Mutuals Making a Difference
Posted on May 14, 2012
At the Building Societies Association's annual Conference in Manchester last week, as part of a panel charged with debating 'Mutuals making a difference' I explored the impact, amongst other things, of Mutuals on markets.
The value of mutuals to the consumer market is often to be seen in better rates, superior service and, as I wrote last week, in greater trust. But what about the financial markets?
As I write this blog, the FTSE 100 is down over 2%, and markets across Europe are once again running scared over continued concerns about the viability of the single currency. Banks in particular are taking the brunt of further negative sentiment, as they have done invariably since the start of the financial crisis in 2007.
Kellogg College Oxford, in a report on corporate diversity in 2010 highlighted the degree to which mutuals have a moderating effect on markets, by pursuing more conservative business strategies, and for focusing on the longer-term. In support of this, the report emphasises that mutuals escaped the need for massive taxpayer bailouts during the crisis. http://www.kellogg.ox.ac.uk/researchcentres/documents/Mutuals%20oxford%20brochure.pdf
The recent report of the Commission on Ownership reiterated further the shortcomings that result from the PLC model as the default corporate organisational form. The PLC monoculture has led to, amongst other things, increased short-termism in corporate mindset.
And by their very nature, PLCs are temporary structures, which inevitably adds to short-termism. Research by Bloomburg suggests the average longevity of multinational, Fortune 500/ FTSE 100 companies is 40 to 50 years. By my estimate, the average mutual insurer has been around 119 years.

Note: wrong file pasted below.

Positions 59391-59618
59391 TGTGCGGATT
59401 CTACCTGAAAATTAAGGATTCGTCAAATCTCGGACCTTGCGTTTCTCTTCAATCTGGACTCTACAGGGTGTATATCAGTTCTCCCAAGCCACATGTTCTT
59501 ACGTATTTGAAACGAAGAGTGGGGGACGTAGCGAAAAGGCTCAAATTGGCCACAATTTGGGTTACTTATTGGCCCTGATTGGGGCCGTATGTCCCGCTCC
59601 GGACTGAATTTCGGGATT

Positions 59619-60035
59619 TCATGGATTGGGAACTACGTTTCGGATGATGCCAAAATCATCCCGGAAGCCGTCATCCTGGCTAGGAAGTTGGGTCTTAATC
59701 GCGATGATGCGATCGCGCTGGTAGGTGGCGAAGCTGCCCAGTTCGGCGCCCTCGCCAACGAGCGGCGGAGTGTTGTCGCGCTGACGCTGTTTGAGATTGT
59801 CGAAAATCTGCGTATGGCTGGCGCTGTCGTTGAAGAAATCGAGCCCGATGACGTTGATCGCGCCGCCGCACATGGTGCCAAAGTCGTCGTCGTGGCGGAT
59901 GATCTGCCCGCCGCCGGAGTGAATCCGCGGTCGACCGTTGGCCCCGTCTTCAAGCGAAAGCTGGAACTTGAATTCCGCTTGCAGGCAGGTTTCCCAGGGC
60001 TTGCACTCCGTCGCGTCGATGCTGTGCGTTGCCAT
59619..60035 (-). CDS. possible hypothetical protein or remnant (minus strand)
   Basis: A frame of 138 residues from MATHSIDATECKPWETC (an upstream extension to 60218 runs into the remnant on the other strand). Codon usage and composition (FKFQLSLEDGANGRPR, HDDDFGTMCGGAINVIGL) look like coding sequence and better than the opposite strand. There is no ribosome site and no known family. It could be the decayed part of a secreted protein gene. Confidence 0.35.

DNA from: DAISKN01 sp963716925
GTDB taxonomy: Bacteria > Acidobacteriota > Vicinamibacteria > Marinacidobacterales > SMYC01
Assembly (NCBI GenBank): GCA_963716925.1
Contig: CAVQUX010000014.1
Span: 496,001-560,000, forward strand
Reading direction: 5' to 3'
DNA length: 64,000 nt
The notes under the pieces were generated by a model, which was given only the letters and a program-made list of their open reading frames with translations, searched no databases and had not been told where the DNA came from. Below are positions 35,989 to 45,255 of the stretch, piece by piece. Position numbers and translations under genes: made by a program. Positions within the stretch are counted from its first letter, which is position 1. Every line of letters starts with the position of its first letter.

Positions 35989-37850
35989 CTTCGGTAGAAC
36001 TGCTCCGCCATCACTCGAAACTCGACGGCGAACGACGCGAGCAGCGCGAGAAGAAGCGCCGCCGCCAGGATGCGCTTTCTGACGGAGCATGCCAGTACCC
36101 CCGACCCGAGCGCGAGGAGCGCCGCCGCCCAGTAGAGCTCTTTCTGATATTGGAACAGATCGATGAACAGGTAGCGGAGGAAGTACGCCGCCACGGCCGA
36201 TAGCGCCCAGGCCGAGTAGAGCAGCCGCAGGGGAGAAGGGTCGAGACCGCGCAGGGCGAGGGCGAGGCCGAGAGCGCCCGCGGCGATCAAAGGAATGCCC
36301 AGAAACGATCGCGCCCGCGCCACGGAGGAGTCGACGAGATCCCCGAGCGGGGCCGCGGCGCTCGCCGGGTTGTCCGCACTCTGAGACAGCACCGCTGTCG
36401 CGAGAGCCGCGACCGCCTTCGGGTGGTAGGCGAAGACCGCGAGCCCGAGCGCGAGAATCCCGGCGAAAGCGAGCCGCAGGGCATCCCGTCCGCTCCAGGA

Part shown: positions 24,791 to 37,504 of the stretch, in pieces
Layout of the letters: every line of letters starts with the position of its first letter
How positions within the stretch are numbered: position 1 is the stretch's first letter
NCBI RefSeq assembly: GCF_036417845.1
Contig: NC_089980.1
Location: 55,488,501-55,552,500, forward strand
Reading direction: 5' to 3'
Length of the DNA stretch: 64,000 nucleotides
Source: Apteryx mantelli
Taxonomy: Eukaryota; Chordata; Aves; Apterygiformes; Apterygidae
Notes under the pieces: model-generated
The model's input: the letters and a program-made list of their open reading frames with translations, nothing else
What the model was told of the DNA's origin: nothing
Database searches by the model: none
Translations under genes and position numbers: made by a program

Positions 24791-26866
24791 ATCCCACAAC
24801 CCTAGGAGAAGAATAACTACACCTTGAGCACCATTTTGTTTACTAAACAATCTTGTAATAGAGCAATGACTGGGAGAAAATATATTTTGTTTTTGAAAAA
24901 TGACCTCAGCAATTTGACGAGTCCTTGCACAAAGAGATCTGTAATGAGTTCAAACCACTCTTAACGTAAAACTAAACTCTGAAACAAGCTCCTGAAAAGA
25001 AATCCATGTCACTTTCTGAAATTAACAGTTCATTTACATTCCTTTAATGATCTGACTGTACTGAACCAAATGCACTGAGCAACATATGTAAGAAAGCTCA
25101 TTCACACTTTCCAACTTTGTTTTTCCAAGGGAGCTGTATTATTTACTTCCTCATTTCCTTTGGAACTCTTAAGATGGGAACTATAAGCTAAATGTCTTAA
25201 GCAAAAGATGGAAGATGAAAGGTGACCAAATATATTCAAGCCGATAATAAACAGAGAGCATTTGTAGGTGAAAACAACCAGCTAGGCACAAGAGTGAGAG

That short-term focus for PLCs, as well as the brief tenure of the typical FTSE 100 CEO, has contributed to an excessive attention to remuneration. But the tide is turning: shareholders increasingly resent the priority given to pay over shareholder returns, and a recent poll on the Owned By You website indicates 98% of people believe that fat cat pay should be capped. Meanwhile of course last week's Queen's Speech laid out plans for reform of the framework for shareholder approval of Directors' pay as part of the Enterprise and Regulatory Reform Bill.
The challenge for all Board Directors- mutual as well as PLC- is to demonstrate that pay and performance go hand-in-hand, and that where the business is successful, owners benefit first before employees. Our recent research found that bonuses are typically around a quarter in larger AFM member companies, compared with similar size (FTSE 250) PLCs. But the 'Shareholder Spring' reminds us to never be complacent on pay, and with AGMs imminent for many Mutuals, we will be looking for evidence that members support pay policy.